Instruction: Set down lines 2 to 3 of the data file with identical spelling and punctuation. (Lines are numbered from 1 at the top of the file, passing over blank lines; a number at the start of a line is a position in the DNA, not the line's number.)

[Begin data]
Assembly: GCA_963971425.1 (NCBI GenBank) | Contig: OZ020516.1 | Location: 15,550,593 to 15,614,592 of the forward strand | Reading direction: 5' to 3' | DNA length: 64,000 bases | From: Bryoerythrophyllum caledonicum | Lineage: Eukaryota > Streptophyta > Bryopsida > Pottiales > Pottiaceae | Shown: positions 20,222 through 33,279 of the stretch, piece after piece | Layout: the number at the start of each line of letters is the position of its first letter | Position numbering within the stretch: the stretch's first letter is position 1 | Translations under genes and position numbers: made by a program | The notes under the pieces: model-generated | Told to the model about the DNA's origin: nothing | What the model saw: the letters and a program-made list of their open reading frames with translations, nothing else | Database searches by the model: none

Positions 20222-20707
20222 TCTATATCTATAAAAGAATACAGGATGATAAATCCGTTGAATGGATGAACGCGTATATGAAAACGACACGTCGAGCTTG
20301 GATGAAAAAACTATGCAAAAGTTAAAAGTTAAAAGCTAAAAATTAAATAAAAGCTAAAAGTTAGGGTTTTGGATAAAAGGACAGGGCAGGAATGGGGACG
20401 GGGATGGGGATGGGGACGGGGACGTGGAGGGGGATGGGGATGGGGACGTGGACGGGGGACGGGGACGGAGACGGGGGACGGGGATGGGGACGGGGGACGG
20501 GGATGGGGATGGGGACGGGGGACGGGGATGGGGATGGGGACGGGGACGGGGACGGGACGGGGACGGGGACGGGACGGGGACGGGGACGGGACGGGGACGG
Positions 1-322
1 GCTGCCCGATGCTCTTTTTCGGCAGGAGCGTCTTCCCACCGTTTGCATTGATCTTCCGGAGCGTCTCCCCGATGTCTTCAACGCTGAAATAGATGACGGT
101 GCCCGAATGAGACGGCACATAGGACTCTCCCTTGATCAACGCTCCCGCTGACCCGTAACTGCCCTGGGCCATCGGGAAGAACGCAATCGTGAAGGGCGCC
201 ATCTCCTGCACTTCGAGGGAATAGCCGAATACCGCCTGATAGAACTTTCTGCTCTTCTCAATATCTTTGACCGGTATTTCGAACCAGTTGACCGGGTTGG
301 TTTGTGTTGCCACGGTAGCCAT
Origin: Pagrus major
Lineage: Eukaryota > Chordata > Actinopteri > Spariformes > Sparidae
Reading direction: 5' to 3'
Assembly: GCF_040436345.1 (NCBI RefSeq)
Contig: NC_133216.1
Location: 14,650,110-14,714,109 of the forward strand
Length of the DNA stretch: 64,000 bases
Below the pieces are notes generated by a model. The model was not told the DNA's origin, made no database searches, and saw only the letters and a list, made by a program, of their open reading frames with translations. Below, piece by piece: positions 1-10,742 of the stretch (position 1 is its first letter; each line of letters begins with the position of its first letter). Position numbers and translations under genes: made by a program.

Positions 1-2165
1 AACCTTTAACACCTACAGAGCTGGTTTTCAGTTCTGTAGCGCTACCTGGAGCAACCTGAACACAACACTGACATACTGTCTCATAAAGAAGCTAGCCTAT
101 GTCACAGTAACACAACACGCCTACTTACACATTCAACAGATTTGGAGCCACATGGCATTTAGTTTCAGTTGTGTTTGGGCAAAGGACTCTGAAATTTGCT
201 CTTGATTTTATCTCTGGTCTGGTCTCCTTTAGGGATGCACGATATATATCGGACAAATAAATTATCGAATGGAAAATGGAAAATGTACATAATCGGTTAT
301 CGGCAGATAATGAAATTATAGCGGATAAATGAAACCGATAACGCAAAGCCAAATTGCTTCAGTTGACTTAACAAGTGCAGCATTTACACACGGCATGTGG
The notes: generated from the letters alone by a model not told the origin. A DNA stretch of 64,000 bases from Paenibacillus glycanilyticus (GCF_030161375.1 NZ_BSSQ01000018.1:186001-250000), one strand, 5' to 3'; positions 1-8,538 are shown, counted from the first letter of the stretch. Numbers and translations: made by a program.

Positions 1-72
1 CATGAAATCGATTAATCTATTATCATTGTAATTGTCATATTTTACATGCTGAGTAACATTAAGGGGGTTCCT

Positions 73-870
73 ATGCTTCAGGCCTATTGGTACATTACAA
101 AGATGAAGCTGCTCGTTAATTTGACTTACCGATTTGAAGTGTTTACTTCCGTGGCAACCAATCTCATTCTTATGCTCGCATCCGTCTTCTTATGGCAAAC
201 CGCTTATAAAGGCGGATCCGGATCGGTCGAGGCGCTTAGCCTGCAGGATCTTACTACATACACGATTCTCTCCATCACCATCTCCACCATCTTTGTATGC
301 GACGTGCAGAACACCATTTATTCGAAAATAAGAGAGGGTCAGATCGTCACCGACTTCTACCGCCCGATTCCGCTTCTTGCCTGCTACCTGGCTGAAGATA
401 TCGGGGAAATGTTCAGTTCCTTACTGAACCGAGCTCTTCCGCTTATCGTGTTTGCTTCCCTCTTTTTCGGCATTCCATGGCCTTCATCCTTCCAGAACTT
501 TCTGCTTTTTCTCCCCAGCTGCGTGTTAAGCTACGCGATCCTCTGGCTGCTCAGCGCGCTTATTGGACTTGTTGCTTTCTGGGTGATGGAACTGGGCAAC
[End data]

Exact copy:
Positions 20222-20707
20222 TCTATATCTATAAAAGAATACAGGATGATAAATCCGTTGAATGGATGAACGCGTATATGAAAACGACACGTCGAGCTTG